July 12, 2003

CONTENTS,  Special Issue, VOL.23 Dec 2002
VOL.22, 2001
VOL.21, 2000
VOL.20, 1999
VOL.19, 1998
VOL.18, 1997
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including Psychoneuroimmunology, Neuro
Reproductive Medicine, Chronobiology
and Human Ethology
ISSN 0172–780X

Vol. 23, December 2002

Psychopathology or Adaptation?
Genetic and Evolutionary Perspectives on Individual Differences and Psychopathology

Psychopathology or Adaptation?
Genetic and Evolutionary Perspectives on Individual Differences and Psychopathology

Evolutionary Psychopathology (Short Title)   

Charles Crawford & Catherine Salmon

Submitted: August 8, 2002
Accepted: September 9, 2002

Key words:
evolutionary psychology, adaptation, genetics, environment, psychopathology

2002; 23(suppl 4) :39–45
pii: NEL231002R04
PMID: 12496734

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A greater understanding of psychopathology will be found in the integration of genetic and evolutionary perspectives on adaptation and function. Evolutionary theory proposes that adaptive traits are reproduced more successfully than maladaptive ones. However, some traits, while contributing to fitness in the ancestral environment, may contribute to fitness no longer. This is known as mismatch theory. Evolutionarily informed research into various “pathologies” has yielded interesting results, some based on this theory. This paper serves to distinguish between genetic and evolutionary perspectives on psychopathology as well as to examine some recent research on the selective forces that may be implicated in psychopathy, anorexic behavior, and ADHD. We suggest that research into psychopathy in general would benefit from an evolutionary perspective and an examination of the assumptions behind past research.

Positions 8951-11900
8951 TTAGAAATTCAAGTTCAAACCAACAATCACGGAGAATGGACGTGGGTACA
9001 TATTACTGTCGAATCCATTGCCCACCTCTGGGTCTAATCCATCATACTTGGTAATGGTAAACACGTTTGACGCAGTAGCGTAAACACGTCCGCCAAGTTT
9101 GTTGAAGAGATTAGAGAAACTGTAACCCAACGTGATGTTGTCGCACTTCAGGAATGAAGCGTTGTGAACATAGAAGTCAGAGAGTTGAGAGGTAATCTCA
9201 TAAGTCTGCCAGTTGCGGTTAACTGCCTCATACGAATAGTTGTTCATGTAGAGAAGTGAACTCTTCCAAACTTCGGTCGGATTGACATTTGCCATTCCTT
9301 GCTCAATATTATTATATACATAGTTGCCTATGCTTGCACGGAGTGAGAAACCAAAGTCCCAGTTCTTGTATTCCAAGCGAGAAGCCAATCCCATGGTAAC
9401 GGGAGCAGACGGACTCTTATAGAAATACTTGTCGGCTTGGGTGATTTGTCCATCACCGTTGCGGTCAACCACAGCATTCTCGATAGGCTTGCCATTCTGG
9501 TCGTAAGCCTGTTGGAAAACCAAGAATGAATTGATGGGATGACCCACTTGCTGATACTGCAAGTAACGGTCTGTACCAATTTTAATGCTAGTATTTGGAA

Of all the facts of life, the most important is evolution. If psychology is to take its legitimate place among the family of life sciences, it must eventually integrate its basic theories and facts with those of evolution. If we are to understand abnormal behavior, we must do so in the context of a psychology so conceived and so formulated.            Rosenthal [1]


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38 Jensen PS, Hoagwood K. The book of names: DSM-IV in context. Developmental Psychopthology 1997; 9:231–249.

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including Psychoneuroimmunology, Neuro
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and Human Ethology
ISSN 0172–780X

A peer-reviewed transdisciplinary Journal covering Neuroendocrinology, Psychoneuroimmunology, Neuropsychopharmacology, Reproductive Medicine, Chronobiology and Human Ethology for RAPID publication of Original Papers, Review Articles, State-of-the-Art, Clinical Reports, Meta-Analyses and other contributions from all the fields covered by Neuroendocrinology Letters. E-mail: info@nel.edu

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